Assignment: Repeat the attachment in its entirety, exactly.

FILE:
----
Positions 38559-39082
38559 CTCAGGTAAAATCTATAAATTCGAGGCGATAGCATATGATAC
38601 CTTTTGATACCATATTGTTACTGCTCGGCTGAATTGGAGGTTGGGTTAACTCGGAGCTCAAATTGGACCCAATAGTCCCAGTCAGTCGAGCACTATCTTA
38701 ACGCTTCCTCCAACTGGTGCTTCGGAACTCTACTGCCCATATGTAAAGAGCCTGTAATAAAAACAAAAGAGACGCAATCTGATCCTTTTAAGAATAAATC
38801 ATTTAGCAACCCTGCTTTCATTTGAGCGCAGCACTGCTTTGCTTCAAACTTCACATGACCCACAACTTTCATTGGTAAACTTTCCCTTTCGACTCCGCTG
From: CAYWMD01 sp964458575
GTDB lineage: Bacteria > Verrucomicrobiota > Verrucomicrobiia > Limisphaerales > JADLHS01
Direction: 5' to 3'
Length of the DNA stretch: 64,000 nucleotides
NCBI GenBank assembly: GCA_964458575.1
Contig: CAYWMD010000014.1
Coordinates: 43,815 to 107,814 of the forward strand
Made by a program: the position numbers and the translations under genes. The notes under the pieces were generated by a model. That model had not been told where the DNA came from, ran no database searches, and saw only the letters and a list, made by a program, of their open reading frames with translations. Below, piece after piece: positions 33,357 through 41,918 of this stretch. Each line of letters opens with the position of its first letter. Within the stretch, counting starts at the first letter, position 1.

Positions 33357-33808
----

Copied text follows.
Positions 38559-39082
38559 CTCAGGTAAAATCTATAAATTCGAGGCGATAGCATATGATAC
38601 CTTTTGATACCATATTGTTACTGCTCGGCTGAATTGGAGGTTGGGTTAACTCGGAGCTCAAATTGGACCCAATAGTCCCAGTCAGTCGAGCACTATCTTA
38701 ACGCTTCCTCCAACTGGTGCTTCGGAACTCTACTGCCCATATGTAAAGAGCCTGTAATAAAAACAAAAGAGACGCAATCTGATCCTTTTAAGAATAAATC
38801 ATTTAGCAACCCTGCTTTCATTTGAGCGCAGCACTGCTTTGCTTCAAACTTCACATGACCCACAACTTTCATTGGTAAACTTTCCCTTTCGACTCCGCTG
From: CAYWMD01 sp964458575
GTDB lineage: Bacteria > Verrucomicrobiota > Verrucomicrobiia > Limisphaerales > JADLHS01
Direction: 5' to 3'
Length of the DNA stretch: 64,000 nucleotides
NCBI GenBank assembly: GCA_964458575.1
Contig: CAYWMD010000014.1
Coordinates: 43,815 to 107,814 of the forward strand
Made by a program: the position numbers and the translations under genes. The notes under the pieces were generated by a model. That model had not been told where the DNA came from, ran no database searches, and saw only the letters and a list, made by a program, of their open reading frames with translations. Below, piece after piece: positions 33,357 through 41,918 of this stretch. Each line of letters opens with the position of its first letter. Within the stretch, counting starts at the first letter, position 1.

Positions 33357-33808